LADY OWNED AND LOCALLY GROWN
When Sullivan first set out to open Miss Molly’s Café & Pastry Shop, some people were uncertain whether she, as a woman, could run a successful business, much less make the “cursed” storefront on 92nd and Center streets in Wauwatosa—down the street from where she grew up—into something that would stick.
She told the students at the assembly about a time when a man entered her establishment and asked if her parents had bought the store for her. Some customers question her age. Others in the finance world were doubtful—she applied for a loan half of a dozen times and was not granted one until she ran into a female banker.
“Many people told me that opening a business is challenging, but I’ve always been up for the challenge,” Sullivan said.
As it turns out, the challenge—and the journey that has gone with it—started at age seven. As a young girl, she always wished for a place where she could go to have an after-school snack. Years later at St. Joseph’s University, she was able to study abroad in Paris, and began seriously contemplating a career in the culinary arts. After she graduated, she went to a year-long pastry school in Minneapolis and started working in small pastry shops.
But something inside her itched to make a difference—a passion cultivated at the Catholic schools she grew up attending. Her service experiences and involvement in DSHA Campus Ministry was the foundation of her conviction to do good in the world, she said.
“I had a desire to make a positive impact in the world and in society,” she said. “But I thought a small café isn’t going to change the world. My mom was the one who told me that opening a business will change the world, by employing people and running an ethical business.”
Sullivan is also driven to change the culture of the often male-dominated restaurant business. She employs one man and 13 women, including Maura Reardon, DSHA ‘20.
“Everyone says once you graduate here, you’ll have all types of skills to equip you in the outside world,” Reardon said. “It’s a little hard to believe, because you’re not sure what specific skills you’ll need. But seeing (Sullivan) use her skills of hard work and determination is inspirational.”
Sullivan does not only serve as an inspiration for Reardon, but also made an impact on Mia Hartounian, DSHA ‘22, the founder of the Entrepreneurial Club at DSHA, who has a business of her own.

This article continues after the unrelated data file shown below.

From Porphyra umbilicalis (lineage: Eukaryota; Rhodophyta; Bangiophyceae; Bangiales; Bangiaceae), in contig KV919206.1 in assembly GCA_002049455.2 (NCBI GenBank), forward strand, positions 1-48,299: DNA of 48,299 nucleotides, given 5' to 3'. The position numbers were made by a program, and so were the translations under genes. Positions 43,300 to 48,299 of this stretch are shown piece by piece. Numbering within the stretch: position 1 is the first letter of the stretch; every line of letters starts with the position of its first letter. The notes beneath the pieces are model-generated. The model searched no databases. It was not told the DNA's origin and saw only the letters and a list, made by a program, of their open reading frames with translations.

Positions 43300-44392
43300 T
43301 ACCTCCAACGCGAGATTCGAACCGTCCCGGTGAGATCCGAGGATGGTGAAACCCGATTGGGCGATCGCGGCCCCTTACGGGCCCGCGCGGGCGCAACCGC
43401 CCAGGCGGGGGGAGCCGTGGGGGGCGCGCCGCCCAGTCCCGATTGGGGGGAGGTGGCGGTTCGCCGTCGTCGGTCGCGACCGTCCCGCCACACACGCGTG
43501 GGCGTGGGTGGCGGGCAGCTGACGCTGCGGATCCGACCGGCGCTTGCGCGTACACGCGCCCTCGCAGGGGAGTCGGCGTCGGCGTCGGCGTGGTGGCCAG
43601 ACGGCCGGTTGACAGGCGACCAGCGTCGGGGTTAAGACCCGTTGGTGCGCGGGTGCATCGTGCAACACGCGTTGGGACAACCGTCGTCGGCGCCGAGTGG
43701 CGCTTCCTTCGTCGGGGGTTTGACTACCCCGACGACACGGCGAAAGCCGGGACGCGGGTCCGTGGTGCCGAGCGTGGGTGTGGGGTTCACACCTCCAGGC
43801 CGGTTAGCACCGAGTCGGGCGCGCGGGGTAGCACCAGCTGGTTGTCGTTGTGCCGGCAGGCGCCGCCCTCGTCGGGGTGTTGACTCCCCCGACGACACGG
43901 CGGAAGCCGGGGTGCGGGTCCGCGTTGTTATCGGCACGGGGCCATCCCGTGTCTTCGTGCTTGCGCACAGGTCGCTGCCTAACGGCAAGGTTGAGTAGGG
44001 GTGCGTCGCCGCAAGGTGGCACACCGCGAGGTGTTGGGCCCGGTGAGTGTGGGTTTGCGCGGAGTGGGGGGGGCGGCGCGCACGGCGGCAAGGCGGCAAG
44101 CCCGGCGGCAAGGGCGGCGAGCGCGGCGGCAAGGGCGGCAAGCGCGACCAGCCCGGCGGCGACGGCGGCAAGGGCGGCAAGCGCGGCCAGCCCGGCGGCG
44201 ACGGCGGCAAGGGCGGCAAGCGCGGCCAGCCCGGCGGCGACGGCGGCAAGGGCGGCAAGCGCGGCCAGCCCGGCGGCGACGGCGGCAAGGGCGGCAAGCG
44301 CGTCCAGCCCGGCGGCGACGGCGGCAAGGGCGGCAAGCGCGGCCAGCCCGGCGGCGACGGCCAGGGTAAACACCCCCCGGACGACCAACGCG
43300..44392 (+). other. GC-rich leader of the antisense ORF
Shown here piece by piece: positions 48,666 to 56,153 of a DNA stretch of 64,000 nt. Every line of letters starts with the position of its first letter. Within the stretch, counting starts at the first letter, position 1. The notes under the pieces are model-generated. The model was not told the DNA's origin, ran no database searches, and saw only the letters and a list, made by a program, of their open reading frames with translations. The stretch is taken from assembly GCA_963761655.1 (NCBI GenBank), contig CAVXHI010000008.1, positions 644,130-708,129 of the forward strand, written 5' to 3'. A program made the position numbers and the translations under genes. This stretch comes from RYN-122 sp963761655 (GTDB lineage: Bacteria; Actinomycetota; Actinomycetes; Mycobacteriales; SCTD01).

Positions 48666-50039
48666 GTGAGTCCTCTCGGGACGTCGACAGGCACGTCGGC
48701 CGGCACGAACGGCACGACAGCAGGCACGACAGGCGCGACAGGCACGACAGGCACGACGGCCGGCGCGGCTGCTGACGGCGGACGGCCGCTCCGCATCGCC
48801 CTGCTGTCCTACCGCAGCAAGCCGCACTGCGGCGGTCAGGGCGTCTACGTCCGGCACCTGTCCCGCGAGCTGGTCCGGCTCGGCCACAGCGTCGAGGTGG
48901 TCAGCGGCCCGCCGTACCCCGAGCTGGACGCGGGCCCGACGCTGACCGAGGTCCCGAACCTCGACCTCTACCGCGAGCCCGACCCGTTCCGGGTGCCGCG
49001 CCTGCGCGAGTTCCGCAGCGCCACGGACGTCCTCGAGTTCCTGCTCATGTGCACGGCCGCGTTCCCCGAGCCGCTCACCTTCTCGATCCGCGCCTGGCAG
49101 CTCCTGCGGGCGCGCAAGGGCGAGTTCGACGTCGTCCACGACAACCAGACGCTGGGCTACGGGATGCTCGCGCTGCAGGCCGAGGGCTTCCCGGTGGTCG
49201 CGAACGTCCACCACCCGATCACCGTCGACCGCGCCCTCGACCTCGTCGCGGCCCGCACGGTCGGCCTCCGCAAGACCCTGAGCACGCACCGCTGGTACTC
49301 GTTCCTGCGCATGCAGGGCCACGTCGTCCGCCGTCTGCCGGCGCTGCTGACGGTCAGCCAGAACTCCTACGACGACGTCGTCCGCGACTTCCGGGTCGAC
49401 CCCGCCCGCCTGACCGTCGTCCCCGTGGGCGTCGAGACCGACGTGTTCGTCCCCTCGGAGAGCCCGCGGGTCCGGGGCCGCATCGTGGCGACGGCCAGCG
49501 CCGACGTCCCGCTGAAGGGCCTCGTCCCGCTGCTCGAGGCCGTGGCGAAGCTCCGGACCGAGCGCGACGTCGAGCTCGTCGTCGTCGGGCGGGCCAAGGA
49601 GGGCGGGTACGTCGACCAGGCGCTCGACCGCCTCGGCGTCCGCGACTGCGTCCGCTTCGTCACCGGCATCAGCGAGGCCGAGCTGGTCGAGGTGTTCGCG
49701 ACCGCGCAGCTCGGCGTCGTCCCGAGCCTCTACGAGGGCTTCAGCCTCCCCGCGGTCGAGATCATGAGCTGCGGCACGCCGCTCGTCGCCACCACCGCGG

Hartounian has an Instagram thrift account, titled “organic thrift finds” (@organicthrifttt). After launching the page this past summer, she has around 6,000 followers. Her page sells thrift clothing, items from her own closet, as well as items in which she adds a butterfly patch “to make it one of a kind.”
“I liked listening to somebody else who has a story where people said she couldn’t do it,” Hartounian said. “I connected with her experience.”
Sullivan was hopeful that sharing her life story—and how DSHA helped her develop her leadership skills through sports and student council—would encourage students to chase their dreams the way Hartounian is beginning to do.
“It’s an honor to hopefully be an inspiration to other young women who want to go down an entrepreneurial path or are looking to follow their passions,” Sullivan said. “I’m happy to lead by example in that.”
In the eyes of Hartounian, Sullivan did just that.
“To a lot of girls, it was very eye opening,” Hartounian said. “I know a lot of girls walked out of the assembly and said, ‘I want to do that one day.’”
Like Sullivan, Alumna of the Year CAPT Amy Bauernschmidt also gained the skills of determination and confidence through the opportunities DSHA presented to her. However, Bauernschmidt learned these characteristics through an unexpected experience.
One of her English teachers at DSHA approached her at the end of her freshman year and shared she wanted to nominate Bauernschmidt for the journalism staff. Bauernschmidt was stunned; she excelled at math and science, but her skills in English were not as strong.
“I went home and told my mom what happened at school that day,” she recalled to current students as she Skyped into the October 4 assembly from her home in San Diego. “She told me, ‘Never pass up an opportunity and where it leads.’”
This has become Bauernschmidt’s mantra throughout her life, especially in her journey towards becoming the first woman in Navy history to hold the title of executive officer of a nuclear aircraft carrier.
During her naval career, she has been deployed more than six times, more than a few of those times as executive officer of the deployment. She has also worked at the Pentagon as part of the Department of Defense staff responsible for command, control, communications, and computers/ cyber. Furthermore, she served as the senior military advisor to the Secretary of State’s Office of Global Women’s Issues, enhancing women’s peace and security through worldwide initiatives. At the time of the assembly, she was preparing a crew of over 700 marines and 400 sailors for deployment, ensuring they are ready for any task given from government leaders.